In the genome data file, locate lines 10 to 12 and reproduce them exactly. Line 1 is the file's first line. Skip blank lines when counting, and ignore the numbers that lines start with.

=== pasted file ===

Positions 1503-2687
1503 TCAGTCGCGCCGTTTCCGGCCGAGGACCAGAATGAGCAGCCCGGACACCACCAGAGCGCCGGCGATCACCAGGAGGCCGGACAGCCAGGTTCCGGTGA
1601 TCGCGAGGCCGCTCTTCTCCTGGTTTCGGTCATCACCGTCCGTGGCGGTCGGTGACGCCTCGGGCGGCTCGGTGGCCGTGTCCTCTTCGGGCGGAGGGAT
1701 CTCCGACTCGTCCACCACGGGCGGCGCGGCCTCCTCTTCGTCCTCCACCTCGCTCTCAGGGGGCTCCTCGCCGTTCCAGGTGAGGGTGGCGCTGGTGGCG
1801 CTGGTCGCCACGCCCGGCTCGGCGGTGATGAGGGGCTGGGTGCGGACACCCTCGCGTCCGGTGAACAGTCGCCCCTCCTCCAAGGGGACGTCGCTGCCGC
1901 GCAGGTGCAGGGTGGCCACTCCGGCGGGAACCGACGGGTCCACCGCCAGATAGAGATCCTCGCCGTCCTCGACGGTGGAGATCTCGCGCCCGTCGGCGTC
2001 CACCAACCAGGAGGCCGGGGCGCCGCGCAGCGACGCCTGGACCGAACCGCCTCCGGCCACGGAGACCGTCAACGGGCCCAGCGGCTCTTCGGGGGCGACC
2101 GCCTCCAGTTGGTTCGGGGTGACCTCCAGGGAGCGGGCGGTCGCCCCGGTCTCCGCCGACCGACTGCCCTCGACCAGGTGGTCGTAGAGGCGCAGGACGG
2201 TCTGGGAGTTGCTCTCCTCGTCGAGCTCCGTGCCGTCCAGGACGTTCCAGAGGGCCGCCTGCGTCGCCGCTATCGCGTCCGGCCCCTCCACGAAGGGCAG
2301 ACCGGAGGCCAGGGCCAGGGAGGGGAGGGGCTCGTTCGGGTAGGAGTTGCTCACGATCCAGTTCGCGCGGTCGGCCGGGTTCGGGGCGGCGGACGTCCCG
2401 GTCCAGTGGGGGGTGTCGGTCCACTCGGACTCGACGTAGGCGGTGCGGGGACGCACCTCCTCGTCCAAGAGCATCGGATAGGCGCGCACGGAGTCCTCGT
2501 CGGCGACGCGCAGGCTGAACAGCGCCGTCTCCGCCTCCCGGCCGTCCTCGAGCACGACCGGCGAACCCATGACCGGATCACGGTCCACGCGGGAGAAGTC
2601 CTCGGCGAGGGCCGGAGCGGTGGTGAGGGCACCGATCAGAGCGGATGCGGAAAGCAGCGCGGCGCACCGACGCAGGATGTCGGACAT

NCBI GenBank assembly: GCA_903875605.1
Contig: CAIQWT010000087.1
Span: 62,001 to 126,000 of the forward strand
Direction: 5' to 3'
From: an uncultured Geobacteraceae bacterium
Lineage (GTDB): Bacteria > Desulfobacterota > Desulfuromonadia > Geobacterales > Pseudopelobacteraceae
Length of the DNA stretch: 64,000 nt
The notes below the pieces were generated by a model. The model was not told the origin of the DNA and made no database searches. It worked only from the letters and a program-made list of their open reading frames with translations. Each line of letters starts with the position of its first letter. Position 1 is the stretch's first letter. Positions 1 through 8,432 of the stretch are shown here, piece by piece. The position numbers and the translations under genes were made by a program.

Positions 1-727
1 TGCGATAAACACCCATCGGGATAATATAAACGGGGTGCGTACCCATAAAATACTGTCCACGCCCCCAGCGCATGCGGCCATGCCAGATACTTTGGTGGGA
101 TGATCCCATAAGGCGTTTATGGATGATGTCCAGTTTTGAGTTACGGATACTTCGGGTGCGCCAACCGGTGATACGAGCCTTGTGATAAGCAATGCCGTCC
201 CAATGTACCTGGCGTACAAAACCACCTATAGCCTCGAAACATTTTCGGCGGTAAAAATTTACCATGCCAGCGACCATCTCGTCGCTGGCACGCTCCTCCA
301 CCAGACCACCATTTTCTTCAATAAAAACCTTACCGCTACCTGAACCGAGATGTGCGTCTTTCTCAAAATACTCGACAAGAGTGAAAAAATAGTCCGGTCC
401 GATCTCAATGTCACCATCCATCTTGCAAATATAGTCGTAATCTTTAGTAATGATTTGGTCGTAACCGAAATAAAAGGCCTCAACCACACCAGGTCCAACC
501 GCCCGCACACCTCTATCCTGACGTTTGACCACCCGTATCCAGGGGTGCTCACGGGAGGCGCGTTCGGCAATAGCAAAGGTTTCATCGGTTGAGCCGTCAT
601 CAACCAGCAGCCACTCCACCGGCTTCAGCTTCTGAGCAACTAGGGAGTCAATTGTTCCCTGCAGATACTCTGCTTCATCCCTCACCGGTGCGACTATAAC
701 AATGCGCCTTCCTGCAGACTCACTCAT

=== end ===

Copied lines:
2301 ACCGGAGGCCAGGGCCAGGGAGGGGAGGGGCTCGTTCGGGTAGGAGTTGCTCACGATCCAGTTCGCGCGGTCGGCCGGGTTCGGGGCGGCGGACGTCCCG
2401 GTCCAGTGGGGGGTGTCGGTCCACTCGGACTCGACGTAGGCGGTGCGGGGACGCACCTCCTCGTCCAAGAGCATCGGATAGGCGCGCACGGAGTCCTCGT
2501 CGGCGACGCGCAGGCTGAACAGCGCCGTCTCCGCCTCCCGGCCGTCCTCGAGCACGACCGGCGAACCCATGACCGGATCACGGTCCACGCGGGAGAAGTC